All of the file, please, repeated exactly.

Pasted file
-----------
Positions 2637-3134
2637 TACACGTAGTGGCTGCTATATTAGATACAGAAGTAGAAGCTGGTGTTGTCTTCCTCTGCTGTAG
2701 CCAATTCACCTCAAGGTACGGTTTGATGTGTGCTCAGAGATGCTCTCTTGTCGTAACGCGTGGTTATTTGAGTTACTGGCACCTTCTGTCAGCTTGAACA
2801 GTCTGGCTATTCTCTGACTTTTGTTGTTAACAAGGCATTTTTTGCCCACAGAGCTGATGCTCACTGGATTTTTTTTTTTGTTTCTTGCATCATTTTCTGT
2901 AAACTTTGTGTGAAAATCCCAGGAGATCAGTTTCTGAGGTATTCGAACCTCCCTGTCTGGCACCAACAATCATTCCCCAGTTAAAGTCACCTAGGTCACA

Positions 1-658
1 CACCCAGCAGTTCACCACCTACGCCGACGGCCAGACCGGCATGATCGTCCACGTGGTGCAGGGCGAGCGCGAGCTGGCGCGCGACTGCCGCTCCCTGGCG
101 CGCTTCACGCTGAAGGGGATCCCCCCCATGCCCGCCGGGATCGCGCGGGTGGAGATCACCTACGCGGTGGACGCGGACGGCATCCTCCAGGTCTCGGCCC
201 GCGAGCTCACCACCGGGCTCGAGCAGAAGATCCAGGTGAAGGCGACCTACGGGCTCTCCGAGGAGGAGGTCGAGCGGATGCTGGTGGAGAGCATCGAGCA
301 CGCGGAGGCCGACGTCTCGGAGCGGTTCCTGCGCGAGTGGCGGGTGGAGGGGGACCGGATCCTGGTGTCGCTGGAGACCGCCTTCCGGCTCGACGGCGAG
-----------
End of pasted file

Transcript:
Positions 2637-3134
2637 TACACGTAGTGGCTGCTATATTAGATACAGAAGTAGAAGCTGGTGTTGTCTTCCTCTGCTGTAG
2701 CCAATTCACCTCAAGGTACGGTTTGATGTGTGCTCAGAGATGCTCTCTTGTCGTAACGCGTGGTTATTTGAGTTACTGGCACCTTCTGTCAGCTTGAACA
2801 GTCTGGCTATTCTCTGACTTTTGTTGTTAACAAGGCATTTTTTGCCCACAGAGCTGATGCTCACTGGATTTTTTTTTTTGTTTCTTGCATCATTTTCTGT
2901 AAACTTTGTGTGAAAATCCCAGGAGATCAGTTTCTGAGGTATTCGAACCTCCCTGTCTGGCACCAACAATCATTCCCCAGTTAAAGTCACCTAGGTCACA

Positions 1-658
1 CACCCAGCAGTTCACCACCTACGCCGACGGCCAGACCGGCATGATCGTCCACGTGGTGCAGGGCGAGCGCGAGCTGGCGCGCGACTGCCGCTCCCTGGCG
101 CGCTTCACGCTGAAGGGGATCCCCCCCATGCCCGCCGGGATCGCGCGGGTGGAGATCACCTACGCGGTGGACGCGGACGGCATCCTCCAGGTCTCGGCCC
201 GCGAGCTCACCACCGGGCTCGAGCAGAAGATCCAGGTGAAGGCGACCTACGGGCTCTCCGAGGAGGAGGTCGAGCGGATGCTGGTGGAGAGCATCGAGCA
301 CGCGGAGGCCGACGTCTCGGAGCGGTTCCTGCGCGAGTGGCGGGTGGAGGGGGACCGGATCCTGGTGTCGCTGGAGACCGCCTTCCGGCTCGACGGCGAG